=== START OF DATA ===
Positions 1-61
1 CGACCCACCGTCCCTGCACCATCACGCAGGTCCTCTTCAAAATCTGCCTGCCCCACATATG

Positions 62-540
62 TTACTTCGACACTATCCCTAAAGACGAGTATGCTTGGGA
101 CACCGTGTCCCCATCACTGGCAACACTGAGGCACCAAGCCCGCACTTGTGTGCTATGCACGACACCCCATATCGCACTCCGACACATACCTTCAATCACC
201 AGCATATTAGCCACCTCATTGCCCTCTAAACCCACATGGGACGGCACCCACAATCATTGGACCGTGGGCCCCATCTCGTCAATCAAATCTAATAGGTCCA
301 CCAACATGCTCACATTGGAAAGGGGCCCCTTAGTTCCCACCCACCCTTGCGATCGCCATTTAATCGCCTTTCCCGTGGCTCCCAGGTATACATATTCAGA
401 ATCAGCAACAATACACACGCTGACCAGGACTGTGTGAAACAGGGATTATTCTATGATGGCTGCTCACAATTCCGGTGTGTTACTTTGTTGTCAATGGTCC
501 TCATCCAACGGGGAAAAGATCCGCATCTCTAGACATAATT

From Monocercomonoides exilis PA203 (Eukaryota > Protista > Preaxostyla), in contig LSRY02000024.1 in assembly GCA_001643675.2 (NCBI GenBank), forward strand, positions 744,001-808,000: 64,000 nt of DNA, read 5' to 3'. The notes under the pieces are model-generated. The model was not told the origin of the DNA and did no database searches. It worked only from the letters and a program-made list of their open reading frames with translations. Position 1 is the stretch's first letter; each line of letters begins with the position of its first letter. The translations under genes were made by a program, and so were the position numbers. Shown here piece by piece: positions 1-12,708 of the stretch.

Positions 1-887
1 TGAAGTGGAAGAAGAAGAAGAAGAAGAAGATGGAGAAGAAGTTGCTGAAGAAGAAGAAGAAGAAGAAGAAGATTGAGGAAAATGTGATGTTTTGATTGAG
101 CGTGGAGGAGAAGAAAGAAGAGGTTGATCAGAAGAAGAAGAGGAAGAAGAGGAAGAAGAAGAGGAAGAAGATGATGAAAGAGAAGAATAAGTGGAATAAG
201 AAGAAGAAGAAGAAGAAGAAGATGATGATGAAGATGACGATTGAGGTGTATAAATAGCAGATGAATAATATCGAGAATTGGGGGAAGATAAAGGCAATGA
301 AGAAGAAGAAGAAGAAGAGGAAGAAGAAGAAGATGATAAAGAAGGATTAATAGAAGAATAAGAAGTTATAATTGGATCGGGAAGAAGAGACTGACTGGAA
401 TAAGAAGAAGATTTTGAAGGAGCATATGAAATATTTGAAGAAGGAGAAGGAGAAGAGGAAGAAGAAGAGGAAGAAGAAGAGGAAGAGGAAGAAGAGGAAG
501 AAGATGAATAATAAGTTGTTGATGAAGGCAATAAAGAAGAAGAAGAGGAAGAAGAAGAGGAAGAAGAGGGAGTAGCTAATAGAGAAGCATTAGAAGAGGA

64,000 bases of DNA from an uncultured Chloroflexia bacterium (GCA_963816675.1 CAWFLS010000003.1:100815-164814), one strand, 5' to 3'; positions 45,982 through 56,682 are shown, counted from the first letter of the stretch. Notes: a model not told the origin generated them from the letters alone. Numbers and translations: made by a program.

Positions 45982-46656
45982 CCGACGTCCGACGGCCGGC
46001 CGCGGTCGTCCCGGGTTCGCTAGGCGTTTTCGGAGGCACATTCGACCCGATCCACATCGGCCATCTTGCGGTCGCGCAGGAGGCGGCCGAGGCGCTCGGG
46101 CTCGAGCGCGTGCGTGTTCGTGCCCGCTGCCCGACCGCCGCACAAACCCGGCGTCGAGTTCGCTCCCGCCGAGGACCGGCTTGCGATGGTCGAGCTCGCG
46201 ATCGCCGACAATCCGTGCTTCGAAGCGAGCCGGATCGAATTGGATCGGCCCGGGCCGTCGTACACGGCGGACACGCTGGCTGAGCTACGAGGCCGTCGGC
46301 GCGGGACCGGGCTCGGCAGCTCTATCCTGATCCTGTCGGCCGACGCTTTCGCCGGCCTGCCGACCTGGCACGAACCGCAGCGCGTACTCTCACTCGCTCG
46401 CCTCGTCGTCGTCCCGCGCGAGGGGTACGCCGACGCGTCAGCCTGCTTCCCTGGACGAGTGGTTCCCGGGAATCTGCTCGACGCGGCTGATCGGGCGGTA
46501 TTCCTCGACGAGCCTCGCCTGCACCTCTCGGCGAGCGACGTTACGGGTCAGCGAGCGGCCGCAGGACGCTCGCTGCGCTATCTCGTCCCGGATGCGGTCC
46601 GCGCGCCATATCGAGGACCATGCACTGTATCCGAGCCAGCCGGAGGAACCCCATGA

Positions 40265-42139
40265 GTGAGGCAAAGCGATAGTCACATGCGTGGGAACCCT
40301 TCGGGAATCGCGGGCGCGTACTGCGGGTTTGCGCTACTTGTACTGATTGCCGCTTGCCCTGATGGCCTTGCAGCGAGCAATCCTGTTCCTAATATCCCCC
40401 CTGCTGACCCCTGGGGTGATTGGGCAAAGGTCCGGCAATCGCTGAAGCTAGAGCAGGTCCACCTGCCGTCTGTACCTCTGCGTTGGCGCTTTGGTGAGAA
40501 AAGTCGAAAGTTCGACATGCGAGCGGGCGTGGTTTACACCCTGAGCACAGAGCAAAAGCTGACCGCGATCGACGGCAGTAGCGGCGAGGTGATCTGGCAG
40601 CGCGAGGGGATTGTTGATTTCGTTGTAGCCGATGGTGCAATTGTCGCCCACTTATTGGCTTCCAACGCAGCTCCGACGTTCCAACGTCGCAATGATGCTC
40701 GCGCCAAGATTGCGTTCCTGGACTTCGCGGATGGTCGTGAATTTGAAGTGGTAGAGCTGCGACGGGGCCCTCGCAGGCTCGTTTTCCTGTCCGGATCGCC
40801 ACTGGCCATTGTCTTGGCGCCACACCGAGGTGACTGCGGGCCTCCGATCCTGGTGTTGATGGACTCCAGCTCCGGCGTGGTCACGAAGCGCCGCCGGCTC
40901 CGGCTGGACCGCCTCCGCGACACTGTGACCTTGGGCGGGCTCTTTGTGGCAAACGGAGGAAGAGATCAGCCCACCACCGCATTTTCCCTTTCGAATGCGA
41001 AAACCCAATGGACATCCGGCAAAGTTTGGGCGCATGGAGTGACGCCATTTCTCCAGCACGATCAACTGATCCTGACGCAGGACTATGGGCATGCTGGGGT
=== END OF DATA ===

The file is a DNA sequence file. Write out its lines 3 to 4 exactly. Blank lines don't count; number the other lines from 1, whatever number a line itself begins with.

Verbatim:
Positions 62-540
62 TTACTTCGACACTATCCCTAAAGACGAGTATGCTTGGGA